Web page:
Stefan Sagmeister/Mrs Eaves-like Cover For Esquire

Sports Illustrated swimsuit model Bar Refaeli wears merely some body paint on the July 2009 cover of Esquire. Graphic designer James Victore was commissioned to transcribe parts of Stephen King‘s short story Morality on her naked body. Using what may or may not be shoe polish Victore tried to give the lettering some energy, with varying sizes and styles of lettering, even underlining a sentence and leaving a scrawled-out word. The composition was only mapped out to a certain degree. As Victore explains:

I have an exquisite wife, and I practice on her. Also, we worked with three different models. Everyone is different. The flesh is different, the curves are different.

A quite unexpected problem arose for the cover proofreader. Articles editor Ross McCammon, who wrote about Refaeli, was also tasked with checking her for spelling errors:

I had to read her three times because the first read was a wash – I felt disoriented, I wasn’t used to the medium, I was rapt by King’s wordsmithing. So the real work began on the second and third passes. As I scanned each line, reading the words out loud, checking for trouble spots (afterward, not afterwards, for instance), Refaeli slowly – but all too perceptibly – moved her body according to whatever I needed to get a good look at. Which was distracting, but I thank her for it.

Esquire have pretty consistently had covers with typographic backdrops – alter­nating between Christian Schwartz‘s Stag, Hoe­fler & Frere-​Jones’ Mer­cury Dis­play (see also Chris­t­ian Schwartz’s Farn­ham Dis­play) and hand let­ter­ing – for three years now. It is the first time however that the type/lettering is physically on the cover model. The 23-year-old Bar Refaeli says in the mag:

I haven’t seen anything like that ever. So I wanted to be the girl who did it.

Well, I hate to burst her bubble, but design and typography buffs know better.

For starters Stefan Sagmeister did it twice. Once on the classic Lou Reed poster announcing his album Set The Twilight Reeling. As the lyrics to the songs are very personal they tried to express this by writing those lyrics over his face. This design was later plagiarised for the poster for the Jim Carrey movie The Number 23. There’s echoes of Shirin Neshat‘s work in there as well.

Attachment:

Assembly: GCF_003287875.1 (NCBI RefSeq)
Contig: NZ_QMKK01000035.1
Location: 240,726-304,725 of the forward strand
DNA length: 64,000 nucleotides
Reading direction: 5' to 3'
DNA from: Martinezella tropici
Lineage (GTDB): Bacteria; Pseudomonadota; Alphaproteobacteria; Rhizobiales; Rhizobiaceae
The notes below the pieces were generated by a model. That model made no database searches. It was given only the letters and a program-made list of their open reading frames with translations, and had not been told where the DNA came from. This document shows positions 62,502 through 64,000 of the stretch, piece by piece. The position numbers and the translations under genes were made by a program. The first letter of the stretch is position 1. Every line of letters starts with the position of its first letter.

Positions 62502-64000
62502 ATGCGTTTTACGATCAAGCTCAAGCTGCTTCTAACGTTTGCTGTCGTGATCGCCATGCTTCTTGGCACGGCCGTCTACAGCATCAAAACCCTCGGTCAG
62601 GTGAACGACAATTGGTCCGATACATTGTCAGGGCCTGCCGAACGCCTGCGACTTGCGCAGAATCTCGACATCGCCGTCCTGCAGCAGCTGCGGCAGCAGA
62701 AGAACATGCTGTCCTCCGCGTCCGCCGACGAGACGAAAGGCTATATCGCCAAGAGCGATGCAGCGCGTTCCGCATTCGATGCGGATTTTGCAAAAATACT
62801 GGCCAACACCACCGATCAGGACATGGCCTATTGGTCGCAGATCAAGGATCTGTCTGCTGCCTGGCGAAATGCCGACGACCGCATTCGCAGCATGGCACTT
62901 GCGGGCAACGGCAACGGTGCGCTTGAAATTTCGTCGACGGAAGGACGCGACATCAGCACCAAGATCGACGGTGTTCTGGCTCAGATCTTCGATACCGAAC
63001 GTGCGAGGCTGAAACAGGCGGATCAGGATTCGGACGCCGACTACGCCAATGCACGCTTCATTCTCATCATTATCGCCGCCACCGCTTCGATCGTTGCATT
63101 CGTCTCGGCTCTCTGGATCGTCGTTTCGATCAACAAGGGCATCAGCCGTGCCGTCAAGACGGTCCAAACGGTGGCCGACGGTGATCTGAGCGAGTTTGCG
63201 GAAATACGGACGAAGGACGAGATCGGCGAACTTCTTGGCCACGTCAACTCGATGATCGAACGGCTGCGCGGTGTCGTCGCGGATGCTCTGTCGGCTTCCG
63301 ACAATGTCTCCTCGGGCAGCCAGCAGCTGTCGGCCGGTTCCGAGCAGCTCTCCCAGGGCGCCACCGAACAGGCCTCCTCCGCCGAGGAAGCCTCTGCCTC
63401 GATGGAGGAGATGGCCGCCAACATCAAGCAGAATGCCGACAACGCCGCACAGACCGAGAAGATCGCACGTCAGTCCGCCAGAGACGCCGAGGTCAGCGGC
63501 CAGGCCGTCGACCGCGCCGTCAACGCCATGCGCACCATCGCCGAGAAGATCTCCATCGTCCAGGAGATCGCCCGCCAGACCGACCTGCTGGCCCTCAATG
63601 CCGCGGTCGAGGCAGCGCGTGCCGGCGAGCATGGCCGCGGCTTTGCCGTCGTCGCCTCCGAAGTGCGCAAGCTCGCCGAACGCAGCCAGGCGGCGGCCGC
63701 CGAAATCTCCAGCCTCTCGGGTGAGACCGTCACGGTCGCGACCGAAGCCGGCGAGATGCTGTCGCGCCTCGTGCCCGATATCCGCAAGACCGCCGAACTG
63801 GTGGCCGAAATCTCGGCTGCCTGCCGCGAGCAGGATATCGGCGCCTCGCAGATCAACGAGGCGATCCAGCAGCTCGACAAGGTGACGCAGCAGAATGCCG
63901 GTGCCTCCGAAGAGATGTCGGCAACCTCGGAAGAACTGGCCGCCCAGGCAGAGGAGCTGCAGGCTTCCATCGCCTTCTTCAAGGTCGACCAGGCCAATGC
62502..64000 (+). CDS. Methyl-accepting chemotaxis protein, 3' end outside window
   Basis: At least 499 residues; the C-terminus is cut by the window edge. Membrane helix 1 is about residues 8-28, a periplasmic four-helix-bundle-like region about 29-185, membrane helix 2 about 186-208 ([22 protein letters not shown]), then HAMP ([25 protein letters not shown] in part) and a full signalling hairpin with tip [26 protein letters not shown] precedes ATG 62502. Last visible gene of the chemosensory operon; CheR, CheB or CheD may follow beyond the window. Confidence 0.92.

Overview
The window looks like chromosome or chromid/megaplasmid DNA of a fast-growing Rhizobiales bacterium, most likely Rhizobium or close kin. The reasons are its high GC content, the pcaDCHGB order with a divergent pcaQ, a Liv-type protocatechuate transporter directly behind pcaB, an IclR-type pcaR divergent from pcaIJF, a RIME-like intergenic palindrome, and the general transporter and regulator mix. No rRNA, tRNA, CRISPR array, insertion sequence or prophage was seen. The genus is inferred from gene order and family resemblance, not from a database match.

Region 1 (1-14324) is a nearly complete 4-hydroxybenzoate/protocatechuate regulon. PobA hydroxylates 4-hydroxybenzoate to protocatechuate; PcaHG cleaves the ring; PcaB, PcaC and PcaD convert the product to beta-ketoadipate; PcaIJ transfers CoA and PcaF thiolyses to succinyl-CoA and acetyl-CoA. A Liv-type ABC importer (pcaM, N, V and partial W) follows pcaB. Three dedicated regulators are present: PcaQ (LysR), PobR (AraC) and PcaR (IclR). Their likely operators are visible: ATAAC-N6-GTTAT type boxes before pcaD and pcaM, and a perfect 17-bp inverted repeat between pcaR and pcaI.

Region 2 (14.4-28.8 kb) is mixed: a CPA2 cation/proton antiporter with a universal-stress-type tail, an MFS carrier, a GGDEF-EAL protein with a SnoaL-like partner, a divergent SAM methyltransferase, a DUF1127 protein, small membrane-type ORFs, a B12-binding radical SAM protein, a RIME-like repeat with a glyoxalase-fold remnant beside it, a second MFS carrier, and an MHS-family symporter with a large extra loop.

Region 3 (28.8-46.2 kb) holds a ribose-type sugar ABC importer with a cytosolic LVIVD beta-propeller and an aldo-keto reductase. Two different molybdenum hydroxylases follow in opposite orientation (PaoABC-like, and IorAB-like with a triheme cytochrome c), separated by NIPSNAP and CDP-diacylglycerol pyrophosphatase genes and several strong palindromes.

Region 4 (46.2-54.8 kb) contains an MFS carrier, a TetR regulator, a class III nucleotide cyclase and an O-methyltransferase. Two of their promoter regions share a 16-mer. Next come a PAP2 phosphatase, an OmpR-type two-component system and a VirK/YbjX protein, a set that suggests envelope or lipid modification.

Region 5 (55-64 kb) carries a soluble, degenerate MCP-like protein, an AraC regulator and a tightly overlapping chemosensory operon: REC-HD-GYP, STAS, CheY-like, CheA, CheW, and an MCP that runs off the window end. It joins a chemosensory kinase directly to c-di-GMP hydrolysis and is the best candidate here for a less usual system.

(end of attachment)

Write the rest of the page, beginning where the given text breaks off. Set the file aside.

Sagmeister even went one step further on the infamous lecture poster for AIGA Detroit. Sagmeister had an intern cut all the type into his skin, in an effort to visualise the pain that seems to accompany most of his design projects.

And then of course more recently we have the dazzling Gemma O’Brien a.k.a. Mrs. Eaves. She used her full body as well, but thankfully stuck to permanent markers for her Write Here, Right Now video that went viral.

So, is this a nice magazine cover? Sure, but remember it has been done before.

:: U P D A T E ::

I have added the Robert Brown­john titles for From Russia with Love Peter refers to in his comment for your viewing pleasure. The type projected on the bellydancer’s body is News Gothic, which was revised and expanded by the Font Bureau as Benton Sans.
Bar Refaeli photographs by James White for Esquire Magazine.

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  1. Thanks Eeves – sorry, Yves – I had read about the Stephen King cover on another blog and couldn’t understand what the fuzz was all about. Remember what Robert Brownjohn did with the titles for From Russia with Love? That was 1963. Ok, not exactly the writing, but it’s only a a very small step from there.